Juan Pablo Montoya raced against Felipe Massa in Formula One for four years and it was plenty of time for him to form an assessment of the ability of Lewis Hamilton's rival for this year's world title.
Massa has emerged as Ferrari's leading contender this season
Montoya, a former Williams and McLaren driver now racing in the American Nascar series, was asked recently whether Massa had the talent to be world champion.
"Next question," he said. "We'll skip that one."
Montoya's evasiveness reflected an apparently widespread belief that it would somehow not be quite right if Massa overhauled Hamilton's seven-point advantage in the remaining Brazilian Grand Prix and won this year's drivers' title.
The general perception of the Brazilian throughout F1 is pretty straightforward - he's quick, but a bit wild and unpredictable, and too lacking in consistency and all-round qualities to be considered truly out of the top drawer.
But how fair is that assessment?
One man in a better position to judge than most is Honda team principal Ross Brawn, who was technical director at Ferrari during Massa's first season as a race driver for the team in 2006, as well as when he was their test driver in 2003.
In the year I worked with him at Ferrari, we had our ups and downs but I think Felipe has come on a long way
Honda team principal
"I think he would be a worthy world champion," said Brawn. "There is no issue there.
"He has been a bit of a slow grower, really, in that he was quite reckless and made a lot of mistakes early in his career but he was always very quick.
"In the year I worked with him at Ferrari, we had our ups and downs during the year but I think he has performed extremely well. Felipe has come on a long way."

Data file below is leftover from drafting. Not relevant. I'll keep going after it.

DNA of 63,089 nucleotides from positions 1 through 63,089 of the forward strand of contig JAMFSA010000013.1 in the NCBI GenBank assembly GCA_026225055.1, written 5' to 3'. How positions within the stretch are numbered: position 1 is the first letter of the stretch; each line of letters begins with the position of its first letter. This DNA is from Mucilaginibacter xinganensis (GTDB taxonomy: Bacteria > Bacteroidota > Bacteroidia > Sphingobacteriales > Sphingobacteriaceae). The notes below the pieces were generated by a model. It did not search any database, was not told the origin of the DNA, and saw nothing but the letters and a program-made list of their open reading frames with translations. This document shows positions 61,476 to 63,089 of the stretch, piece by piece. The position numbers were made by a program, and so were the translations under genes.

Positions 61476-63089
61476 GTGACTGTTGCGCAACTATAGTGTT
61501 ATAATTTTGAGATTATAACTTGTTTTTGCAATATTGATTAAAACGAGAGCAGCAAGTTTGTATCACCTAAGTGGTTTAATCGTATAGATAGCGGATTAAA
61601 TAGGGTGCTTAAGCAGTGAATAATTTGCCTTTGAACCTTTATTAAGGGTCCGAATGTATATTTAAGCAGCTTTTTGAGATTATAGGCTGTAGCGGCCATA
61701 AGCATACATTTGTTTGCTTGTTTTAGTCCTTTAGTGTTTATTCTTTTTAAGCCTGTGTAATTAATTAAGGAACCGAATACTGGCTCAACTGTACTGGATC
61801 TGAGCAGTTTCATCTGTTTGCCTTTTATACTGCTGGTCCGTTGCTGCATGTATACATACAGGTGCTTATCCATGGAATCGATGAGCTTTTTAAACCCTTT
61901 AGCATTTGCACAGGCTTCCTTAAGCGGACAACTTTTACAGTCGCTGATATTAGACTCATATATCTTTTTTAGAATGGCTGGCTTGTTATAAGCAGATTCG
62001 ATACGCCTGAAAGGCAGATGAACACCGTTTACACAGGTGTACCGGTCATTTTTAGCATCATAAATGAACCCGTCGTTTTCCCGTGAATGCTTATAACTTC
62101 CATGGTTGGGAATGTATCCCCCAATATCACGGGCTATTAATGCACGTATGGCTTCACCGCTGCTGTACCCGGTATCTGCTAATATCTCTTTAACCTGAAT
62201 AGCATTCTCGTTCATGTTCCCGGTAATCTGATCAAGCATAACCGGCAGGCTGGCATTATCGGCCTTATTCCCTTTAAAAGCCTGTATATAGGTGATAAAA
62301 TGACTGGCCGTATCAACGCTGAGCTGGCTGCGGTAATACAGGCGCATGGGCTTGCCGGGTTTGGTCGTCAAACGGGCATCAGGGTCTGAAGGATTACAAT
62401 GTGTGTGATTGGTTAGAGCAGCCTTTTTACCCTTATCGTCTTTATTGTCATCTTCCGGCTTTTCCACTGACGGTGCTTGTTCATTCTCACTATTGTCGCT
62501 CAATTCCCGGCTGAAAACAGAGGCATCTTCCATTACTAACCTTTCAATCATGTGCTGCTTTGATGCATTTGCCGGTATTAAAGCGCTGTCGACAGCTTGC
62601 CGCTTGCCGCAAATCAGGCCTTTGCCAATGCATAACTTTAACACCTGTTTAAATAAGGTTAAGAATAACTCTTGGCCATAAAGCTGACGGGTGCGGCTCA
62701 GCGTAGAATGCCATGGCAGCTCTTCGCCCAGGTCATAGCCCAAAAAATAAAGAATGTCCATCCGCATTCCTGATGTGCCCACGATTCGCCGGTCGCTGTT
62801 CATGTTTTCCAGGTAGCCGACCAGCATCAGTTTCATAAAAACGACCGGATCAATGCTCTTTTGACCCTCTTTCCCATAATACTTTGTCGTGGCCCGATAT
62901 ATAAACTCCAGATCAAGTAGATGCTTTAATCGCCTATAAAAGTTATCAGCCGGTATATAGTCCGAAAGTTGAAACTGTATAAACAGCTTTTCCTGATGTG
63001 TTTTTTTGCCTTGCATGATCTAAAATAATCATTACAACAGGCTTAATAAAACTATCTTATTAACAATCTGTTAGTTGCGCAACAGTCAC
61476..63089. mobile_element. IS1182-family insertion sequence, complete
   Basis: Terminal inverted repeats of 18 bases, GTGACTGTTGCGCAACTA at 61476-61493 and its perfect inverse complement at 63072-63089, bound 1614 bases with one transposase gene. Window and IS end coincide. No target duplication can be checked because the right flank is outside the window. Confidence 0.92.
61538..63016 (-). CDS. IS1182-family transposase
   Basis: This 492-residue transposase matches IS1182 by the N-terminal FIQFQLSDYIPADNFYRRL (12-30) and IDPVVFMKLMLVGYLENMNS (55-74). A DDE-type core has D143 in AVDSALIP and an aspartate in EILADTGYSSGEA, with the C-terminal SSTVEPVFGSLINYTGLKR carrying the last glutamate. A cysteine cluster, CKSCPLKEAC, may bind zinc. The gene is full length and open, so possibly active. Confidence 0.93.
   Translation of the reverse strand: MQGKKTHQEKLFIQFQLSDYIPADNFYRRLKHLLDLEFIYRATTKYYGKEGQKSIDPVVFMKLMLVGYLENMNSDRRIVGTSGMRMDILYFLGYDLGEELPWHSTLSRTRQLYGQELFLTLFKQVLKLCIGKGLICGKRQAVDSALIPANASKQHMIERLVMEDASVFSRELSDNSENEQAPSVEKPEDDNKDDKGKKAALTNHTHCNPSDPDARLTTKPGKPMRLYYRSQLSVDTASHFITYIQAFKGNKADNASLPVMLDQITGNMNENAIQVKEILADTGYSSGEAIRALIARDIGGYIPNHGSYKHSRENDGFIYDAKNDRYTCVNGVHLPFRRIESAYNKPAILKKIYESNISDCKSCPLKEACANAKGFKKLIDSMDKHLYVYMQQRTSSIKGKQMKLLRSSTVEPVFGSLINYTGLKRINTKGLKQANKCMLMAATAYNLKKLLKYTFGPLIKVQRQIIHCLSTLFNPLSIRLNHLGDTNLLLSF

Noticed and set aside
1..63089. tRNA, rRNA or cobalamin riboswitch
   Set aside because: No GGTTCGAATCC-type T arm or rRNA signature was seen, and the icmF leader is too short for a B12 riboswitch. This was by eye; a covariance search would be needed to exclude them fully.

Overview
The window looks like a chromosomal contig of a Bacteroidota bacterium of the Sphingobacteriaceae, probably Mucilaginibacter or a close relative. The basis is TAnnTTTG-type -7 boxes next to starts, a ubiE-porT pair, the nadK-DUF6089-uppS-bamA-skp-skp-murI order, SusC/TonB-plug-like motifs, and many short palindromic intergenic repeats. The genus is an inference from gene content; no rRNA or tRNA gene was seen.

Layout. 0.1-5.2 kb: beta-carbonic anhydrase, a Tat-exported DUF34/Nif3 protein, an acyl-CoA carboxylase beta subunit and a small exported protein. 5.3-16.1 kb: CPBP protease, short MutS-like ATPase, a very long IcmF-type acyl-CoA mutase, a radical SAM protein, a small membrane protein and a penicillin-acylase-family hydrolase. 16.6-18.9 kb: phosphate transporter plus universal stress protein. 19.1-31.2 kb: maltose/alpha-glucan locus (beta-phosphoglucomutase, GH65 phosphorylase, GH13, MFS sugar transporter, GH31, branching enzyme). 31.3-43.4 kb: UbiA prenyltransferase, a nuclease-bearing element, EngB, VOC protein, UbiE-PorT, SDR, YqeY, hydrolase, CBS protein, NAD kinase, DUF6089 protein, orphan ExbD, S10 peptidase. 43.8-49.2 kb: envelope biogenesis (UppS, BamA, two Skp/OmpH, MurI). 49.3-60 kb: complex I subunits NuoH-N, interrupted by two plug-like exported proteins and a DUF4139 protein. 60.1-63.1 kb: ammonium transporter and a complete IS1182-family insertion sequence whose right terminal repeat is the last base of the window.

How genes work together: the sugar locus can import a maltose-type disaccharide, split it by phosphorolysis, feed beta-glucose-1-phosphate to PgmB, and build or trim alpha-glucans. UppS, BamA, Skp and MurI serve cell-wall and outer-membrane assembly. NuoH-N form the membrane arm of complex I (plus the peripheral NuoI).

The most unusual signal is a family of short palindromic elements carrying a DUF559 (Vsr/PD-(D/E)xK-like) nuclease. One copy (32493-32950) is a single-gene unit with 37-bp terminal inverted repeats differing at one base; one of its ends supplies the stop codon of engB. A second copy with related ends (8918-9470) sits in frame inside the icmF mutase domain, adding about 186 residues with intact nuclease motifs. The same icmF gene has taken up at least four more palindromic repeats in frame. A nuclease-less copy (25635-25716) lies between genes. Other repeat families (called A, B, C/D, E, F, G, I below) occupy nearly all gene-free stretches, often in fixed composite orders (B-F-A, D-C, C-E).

The question, though, is how far? Does Massa yet deserve a place among the sport's elite or is he merely a very good F1 driver who has found himself in the best car and made the most of his chance?
Massa's supporters are quick to point out how much he has improved since he joined Ferrari, how he has often outpaced world champion Kimi Raikkonen this year and - apparently most persuasively - how he beat seven-time champion Michael Schumacher fair and square a couple of times when they were team-mates in 2006.
But it is debatable just how valid those arguments are.
Massa spun an embarrassing five times in the wet British Grand Prix
Massa has indeed improved since he joined Ferrari - but he remains inconsistent. The man who drove to sublime victories in Turkey and Bahrain this year is the same one who spun an embarrassing five times in the wet in the course of the British Grand Prix.
The comparison with Raikkonen is clouded by the Finn's mystifyingly plummeting form, which has left it far from clear whether the world champion remains the defining yardstick he has been in the past.
And despite Raikkonen's troubles, there have been races where what is considered the natural order of things has been restored and he has been clearly ahead of Massa.
But it is the Schumacher comparison that is most voiced in Massa's defence - and which simply does not stand up to analysis.
Massa won two races in 2006, in both of which the great German was still running at the finish. However, it is not true to say - as some do - that Massa was ever quicker than Schumacher - or even anywhere near him.
In Turkey, Massa qualified on pole, with Schumacher alongside him on the front row. But Schumacher was carrying eight laps' more fuel in his car, worth nearly a second in terms of lap-time deficit - and was still on course to beat Massa had he not made a mistake on his qualifying lap.
The heavier fuel load meant Schumacher would have easily beaten Massa in the race. But an awkwardly timed safety car meant Schumacher was queued behind Massa in the pits and the delay left him stuck behind Fernando Alonso's Renault, where he stayed for the rest of the race.